described by each of the levels. This allows for more reliable estimates of test-takers’ skills and more accurate classification of individuals into the various performance levels.

While determination of the performance-level descriptions is usually completed early in the test development process, determination of the cut scores between the performance levels is usually made after the test has been administered and examinees’ answers are available. Typically, the process of setting cut scores involves convening a group of panelists with expertise in areas relevant to the subject matter covered on the test and familiarity with the test-taking population, who are instructed to make judgments about what test takers need to know and be able to do (e.g., which test items individuals should be expected to answer correctly) in order to be classified into a given performance level. These judgments are used to determine the cut scores that separate the performance levels.

Methods for setting cut scores are used in a wide array of assessment contexts, from the National Assessment of Educational Progress (NAEP) and state-sponsored achievement tests, in which procedures are used to determine the level of performance required to classify students into one of several performance levels (e.g., basic, proficient, or advanced), to licensing and certification tests, in which procedures are used to determine the level of performance required to pass such tests in order to be licensed or certified.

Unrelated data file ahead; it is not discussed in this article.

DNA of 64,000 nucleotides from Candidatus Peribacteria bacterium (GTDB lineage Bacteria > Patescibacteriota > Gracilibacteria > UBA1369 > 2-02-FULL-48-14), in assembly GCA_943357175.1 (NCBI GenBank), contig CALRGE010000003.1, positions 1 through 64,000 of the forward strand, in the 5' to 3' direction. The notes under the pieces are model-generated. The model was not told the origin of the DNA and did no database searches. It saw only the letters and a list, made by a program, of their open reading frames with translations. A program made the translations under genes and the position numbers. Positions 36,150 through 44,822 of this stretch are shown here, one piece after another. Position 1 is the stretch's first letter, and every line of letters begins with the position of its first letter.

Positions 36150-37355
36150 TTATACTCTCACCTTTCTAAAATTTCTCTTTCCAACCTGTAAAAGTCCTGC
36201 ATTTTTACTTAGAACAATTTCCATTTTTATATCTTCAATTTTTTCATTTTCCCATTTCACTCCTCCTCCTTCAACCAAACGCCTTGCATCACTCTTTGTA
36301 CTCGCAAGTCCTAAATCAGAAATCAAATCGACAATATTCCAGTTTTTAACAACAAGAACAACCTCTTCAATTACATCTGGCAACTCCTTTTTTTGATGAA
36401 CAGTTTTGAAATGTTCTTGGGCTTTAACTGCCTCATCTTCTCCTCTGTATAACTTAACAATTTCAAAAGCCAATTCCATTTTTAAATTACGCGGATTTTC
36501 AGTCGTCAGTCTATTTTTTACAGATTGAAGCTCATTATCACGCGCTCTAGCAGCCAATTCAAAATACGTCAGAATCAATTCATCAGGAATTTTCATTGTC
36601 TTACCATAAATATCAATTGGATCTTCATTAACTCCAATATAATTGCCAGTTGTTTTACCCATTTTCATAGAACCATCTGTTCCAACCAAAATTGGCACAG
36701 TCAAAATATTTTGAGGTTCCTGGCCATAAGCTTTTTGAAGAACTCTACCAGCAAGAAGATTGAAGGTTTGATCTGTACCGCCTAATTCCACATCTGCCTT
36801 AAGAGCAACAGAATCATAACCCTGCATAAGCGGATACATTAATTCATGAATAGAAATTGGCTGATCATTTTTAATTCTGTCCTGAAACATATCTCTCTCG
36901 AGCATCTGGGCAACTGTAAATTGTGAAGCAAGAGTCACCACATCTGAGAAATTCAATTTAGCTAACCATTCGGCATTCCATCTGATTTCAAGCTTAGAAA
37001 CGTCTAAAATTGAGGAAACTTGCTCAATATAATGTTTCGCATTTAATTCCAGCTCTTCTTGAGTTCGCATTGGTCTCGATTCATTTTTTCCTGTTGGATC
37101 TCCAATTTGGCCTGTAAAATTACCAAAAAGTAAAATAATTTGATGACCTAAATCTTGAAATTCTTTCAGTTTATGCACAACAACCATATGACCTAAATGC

There is a broad literature on procedures for setting cut scores on tests. In 1986, Berk documented 38 methods and variations on these methods, and the literature has grown substantially since. All of the methods rely on panels of judges, but the tasks posed to the panelists and the procedures for arriving at the cut scores differ. The methods can be classified as test-centered, examinee-centered, and standards-centered.

The modified Angoff and bookmark procedures are two examples of test-centered methods. In the modified Angoff procedure, the task posed to the panelists is to imagine a typical minimally competent examinee and to decide on the probability that this hypothetical examinee would answer each item correctly (Kane, 2001). The bookmark method requires placing all of the items in a test in order by difficulty; panelists are asked to place a “bookmark” at the point between the most difficult item borderline test takers would be likely to answer correctly and the easiest item borderline test takers would be likely to answer incorrectly (Zeiky, 2001).

The borderline group and contrasting group methods are two examples of examinee-centered procedures. In the borderline group method, the panelists are tasked with identifying examinees who just meet the performance standard; the cut score is set equal to the median score for these examinees (Kane, 2001). In the contrasting group method, the panelists are asked to categorize examinees into two groups—an upper group that has clearly met



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